Split between Donald Trump and Fox News was one of the US election's biggest surprises

Nick Allen
A TV in the White House shows Fox News coverage on election night - Al Drago/ Bloomberg
A TV in the White House shows Fox News coverage on election night - Al Drago/ Bloomberg

"Et tu, Fox News?" Donald Trump might have reflected as he watched the support of his favourite news network ebb away.

In reality, Mr Trump probably directed something less Shakespearean at the TV screen. Perhaps a shoe.

The split between the White House and Fox has been one of the most unexpected dramas of the 2020 election. Loyal in 2016 and throughout Mr Trump's presidency, the network tempered its support this time.

On election night, in a move that stunned not only the president, it called Arizona for Joe Biden when only 86 per cent of the vote had been counted and Mr Trump was only just behind. Four days later, no other US TV network had called the state.

Mr Trump was reportedly apoplectic. His campaign attacked Fox News "decision desk" director Arnon Mishkin as a "Clinton-voting, Biden-donating Democrat" who made a "terrible decision" and "refused to retract an unjustified call".

The president and his son-in-law Jared Kushner reportedly called Rupert Murdoch, who owns Fox News, But Mr Murdoch, in an email to the Washington Post, said the president himself had not complained. He wrote:  "If he had, I would not have interfered or changed our call."

In the ensuing days, Mr Mishkin was repeatedly brought on air by Fox News anchors and defended the decision. He said: "Arithmetic is more important than politics."

For years, supporters of Mr Trump had chanted "CNN Sucks" at his rallies. But in Phoenix, Arizona, they began chanting "Fox News Sucks"

The network proceeded to step very carefully around the president's allegations of massive vote fraud. In a Friday night broadcast, Fox News anchor Brett Baier said: "We just haven't seen it. It hasn't been presented to us."

Jeffrey McCall, a communications professor at DePauw University, said: "These people have their own journalistic standards that they want to uphold. My guess is that the Murdoch family is not calling into the newsroom to tell Bret Baier how to cover certain kinds of stories."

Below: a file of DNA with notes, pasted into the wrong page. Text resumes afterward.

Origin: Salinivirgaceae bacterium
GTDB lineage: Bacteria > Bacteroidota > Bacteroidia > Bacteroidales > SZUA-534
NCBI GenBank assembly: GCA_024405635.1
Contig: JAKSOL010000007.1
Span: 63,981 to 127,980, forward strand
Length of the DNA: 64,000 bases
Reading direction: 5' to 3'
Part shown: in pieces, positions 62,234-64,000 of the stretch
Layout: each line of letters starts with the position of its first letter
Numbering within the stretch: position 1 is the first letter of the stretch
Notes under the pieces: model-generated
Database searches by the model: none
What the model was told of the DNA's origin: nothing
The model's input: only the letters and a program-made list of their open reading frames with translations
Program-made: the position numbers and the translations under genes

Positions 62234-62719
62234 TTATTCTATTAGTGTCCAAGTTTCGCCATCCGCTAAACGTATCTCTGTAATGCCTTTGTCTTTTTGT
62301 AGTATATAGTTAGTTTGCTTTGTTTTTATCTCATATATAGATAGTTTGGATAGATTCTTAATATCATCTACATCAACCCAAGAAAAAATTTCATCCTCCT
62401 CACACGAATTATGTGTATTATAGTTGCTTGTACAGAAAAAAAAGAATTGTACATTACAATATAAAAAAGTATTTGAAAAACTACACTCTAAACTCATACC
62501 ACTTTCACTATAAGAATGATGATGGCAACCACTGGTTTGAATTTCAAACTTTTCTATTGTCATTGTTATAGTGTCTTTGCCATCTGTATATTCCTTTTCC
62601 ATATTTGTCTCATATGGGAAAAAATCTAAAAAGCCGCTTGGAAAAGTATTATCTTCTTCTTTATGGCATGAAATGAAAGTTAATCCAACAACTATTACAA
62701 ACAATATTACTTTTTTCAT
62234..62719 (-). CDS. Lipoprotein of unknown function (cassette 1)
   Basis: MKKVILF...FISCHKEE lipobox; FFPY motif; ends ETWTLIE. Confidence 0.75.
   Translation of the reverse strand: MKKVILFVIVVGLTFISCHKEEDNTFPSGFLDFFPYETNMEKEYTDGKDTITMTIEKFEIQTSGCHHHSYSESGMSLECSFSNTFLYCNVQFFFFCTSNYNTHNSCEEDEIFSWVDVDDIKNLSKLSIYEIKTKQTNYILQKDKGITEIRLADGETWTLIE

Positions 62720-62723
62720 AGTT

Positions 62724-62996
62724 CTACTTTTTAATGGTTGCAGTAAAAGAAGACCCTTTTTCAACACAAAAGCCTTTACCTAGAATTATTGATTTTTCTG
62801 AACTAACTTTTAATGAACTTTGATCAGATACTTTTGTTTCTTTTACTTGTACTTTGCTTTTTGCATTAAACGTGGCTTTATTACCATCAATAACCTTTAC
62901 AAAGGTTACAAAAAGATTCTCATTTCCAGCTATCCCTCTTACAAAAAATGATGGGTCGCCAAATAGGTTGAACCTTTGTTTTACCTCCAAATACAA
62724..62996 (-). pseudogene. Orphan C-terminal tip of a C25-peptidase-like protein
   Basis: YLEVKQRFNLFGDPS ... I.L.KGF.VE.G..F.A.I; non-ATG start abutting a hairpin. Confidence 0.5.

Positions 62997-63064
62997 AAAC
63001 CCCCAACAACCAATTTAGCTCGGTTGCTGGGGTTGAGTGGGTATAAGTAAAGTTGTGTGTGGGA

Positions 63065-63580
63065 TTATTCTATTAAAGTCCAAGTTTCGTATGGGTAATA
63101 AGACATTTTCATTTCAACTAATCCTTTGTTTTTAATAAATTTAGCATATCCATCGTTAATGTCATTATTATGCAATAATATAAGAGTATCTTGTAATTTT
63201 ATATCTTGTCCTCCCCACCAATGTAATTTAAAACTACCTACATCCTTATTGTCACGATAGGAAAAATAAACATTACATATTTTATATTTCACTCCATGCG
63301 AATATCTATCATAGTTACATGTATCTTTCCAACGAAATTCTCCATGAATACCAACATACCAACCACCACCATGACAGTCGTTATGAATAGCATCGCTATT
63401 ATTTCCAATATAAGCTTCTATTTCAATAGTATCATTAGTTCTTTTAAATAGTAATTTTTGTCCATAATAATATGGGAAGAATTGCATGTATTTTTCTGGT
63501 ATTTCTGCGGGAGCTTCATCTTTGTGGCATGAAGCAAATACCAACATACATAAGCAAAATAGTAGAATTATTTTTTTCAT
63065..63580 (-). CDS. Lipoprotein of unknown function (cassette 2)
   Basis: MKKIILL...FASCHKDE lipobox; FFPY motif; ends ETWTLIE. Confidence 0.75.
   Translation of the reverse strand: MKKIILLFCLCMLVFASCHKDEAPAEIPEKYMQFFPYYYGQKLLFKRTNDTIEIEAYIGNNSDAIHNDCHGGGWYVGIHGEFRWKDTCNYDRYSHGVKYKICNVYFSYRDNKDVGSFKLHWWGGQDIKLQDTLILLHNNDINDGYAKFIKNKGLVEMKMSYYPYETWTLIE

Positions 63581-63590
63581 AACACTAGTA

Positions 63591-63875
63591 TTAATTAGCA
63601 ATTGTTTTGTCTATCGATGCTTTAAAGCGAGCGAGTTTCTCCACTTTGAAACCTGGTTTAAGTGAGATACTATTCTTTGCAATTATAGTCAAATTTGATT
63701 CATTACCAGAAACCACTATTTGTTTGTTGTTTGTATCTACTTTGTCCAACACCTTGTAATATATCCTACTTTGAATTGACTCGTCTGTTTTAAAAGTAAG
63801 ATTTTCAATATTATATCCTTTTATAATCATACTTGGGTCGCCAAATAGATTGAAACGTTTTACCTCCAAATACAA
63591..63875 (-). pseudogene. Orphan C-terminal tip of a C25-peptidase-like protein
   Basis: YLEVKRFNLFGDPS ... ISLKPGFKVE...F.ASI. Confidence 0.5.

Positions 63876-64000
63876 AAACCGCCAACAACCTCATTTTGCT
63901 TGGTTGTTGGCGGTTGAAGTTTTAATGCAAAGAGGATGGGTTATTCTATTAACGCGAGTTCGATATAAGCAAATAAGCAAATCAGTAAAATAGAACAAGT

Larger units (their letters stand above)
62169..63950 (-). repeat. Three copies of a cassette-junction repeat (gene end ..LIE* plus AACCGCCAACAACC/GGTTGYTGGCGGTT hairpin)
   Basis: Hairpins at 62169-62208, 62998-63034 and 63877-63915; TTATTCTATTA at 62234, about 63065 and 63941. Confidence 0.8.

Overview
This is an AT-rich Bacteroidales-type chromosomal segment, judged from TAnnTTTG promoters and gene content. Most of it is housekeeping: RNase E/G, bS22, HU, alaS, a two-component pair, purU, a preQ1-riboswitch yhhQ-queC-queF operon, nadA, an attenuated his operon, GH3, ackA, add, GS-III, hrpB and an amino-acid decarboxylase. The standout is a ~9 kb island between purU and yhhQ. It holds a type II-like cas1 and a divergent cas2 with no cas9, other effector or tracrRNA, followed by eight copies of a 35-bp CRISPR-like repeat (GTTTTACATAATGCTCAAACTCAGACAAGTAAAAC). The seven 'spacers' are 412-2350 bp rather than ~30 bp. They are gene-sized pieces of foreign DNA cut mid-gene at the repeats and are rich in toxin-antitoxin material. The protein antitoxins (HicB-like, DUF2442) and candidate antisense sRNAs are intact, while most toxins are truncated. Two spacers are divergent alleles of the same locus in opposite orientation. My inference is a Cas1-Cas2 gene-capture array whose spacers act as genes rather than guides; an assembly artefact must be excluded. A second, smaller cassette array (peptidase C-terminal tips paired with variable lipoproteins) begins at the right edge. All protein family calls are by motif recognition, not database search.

Reece Peck, the author of called "Fox Populism", said: "Murdoch, at times you can sense him understanding where the political winds are going. Biden is not very threatening to the business community in the United States."

As Americans remained glued to their TV screens, the chaotic news coverage of the election saw several networks cutting away from Mr Trump as he claimed he was being "cheated". A CNN anchor described him as "pathetic".

CNN and Fox News sniped, playing clips of each other and dissecting the coverage, calling into question their rivals' integrity. Meanwhile, Mr Trump claimed that both networks, and MSNBC, will collapse if he is no longer in office.

During his presidency, ratings for Fox News soared and it set a cable news record of 14 million on election night. However, 56.9 million Americans watched election night TV coverage overall, a large drop from 71 million in 2016.

As Saturday, dawned TV networks were left scrambling to explain why they had not yet called the election. Perhaps it was trepidation at the backlash from Mr Trump and his supporters, or uncertainty over how the surge in postal voting would affect prediction models.

Quizzed by his own anchor, CNN political director David Chalian said: "All they do is, every single time vote comes in from one of these states, they plug it into their models and their formulas, trying to ascertain a very high level of confidence."

He suggested it was necessary to be 99.7 per cent sure that "whoever is the number two person in these contests doesn't have a real possibility to overtake the number one person."

Meanwhile, on Fox News even one of Mr Trump's favourite opinion hosts was suggesting he should leave "gracefully" if it came to it.

Laura Ingraham, whom the president watches avidly, said: "If and when it's time to accept an unfavourable outcome in this election – and we hope it never comes – but if and when that does happen, President Trump needs to do it with the same grace and composure he demonstrated at that town hall [on NBC News last month].

"So many people remarked about his tone and presence. Exactly what he needs. And I'm not conceding anything tonight, by the way, but losing, if that's what happens, it's awful. But President Trump's legacy will only become more significant if he focuses on moving the country forward."

She called Mr Trump a "political hero" to tens of millions of Americans who would be the "kingmaker" in 2024.

Mr Trump's reaction is unknown. But it is possible he may have switched over to One America News, a smaller network which is still offering him its full support.